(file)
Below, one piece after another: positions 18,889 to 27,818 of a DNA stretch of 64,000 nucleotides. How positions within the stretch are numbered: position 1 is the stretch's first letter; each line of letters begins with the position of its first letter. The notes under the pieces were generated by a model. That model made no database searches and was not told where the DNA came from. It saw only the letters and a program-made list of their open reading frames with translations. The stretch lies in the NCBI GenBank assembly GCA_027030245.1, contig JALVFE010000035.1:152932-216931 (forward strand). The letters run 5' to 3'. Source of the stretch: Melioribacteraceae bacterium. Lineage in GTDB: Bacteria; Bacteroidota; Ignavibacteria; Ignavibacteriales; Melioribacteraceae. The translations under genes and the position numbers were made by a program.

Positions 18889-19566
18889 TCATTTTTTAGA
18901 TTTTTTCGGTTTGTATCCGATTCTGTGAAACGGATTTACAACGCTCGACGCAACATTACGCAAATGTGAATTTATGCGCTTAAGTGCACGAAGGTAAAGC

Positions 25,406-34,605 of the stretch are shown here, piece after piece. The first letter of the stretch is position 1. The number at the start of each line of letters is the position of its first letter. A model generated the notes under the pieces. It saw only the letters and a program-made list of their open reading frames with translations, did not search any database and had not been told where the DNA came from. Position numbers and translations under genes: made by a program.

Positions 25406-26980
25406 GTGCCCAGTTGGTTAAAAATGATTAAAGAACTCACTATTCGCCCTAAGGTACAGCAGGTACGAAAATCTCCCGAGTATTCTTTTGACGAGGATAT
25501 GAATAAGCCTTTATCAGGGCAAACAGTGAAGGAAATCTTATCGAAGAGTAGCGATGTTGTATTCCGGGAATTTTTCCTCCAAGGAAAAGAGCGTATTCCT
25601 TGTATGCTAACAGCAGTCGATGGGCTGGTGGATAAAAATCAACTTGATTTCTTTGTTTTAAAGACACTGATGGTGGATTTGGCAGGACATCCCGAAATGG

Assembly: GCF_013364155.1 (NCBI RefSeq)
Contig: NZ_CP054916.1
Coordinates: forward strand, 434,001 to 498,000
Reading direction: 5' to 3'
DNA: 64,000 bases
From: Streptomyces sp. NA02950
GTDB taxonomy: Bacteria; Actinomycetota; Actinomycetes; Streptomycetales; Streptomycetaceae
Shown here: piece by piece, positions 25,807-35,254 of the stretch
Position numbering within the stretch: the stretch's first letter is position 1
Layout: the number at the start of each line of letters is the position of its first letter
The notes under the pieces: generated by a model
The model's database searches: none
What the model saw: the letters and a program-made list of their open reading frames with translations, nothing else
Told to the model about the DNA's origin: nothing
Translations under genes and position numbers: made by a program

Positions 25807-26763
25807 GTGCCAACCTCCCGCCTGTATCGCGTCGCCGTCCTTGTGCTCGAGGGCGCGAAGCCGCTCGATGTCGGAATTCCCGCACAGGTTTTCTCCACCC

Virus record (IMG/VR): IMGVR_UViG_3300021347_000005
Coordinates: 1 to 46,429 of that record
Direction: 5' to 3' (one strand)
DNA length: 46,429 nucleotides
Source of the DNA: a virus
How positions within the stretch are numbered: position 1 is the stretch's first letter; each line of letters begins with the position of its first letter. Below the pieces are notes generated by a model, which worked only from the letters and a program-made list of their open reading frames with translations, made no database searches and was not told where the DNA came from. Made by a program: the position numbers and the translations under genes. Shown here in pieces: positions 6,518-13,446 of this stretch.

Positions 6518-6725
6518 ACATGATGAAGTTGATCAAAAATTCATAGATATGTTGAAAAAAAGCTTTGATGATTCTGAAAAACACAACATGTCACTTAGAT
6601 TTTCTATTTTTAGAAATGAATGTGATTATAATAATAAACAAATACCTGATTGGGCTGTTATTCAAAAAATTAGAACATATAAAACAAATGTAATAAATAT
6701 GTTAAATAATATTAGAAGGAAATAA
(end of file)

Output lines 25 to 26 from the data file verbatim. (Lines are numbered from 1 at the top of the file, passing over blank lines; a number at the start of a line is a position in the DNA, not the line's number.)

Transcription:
Positions 25807-26763
25807 GTGCCAACCTCCCGCCTGTATCGCGTCGCCGTCCTTGTGCTCGAGGGCGCGAAGCCGCTCGATGTCGGAATTCCCGCACAGGTTTTCTCCACCC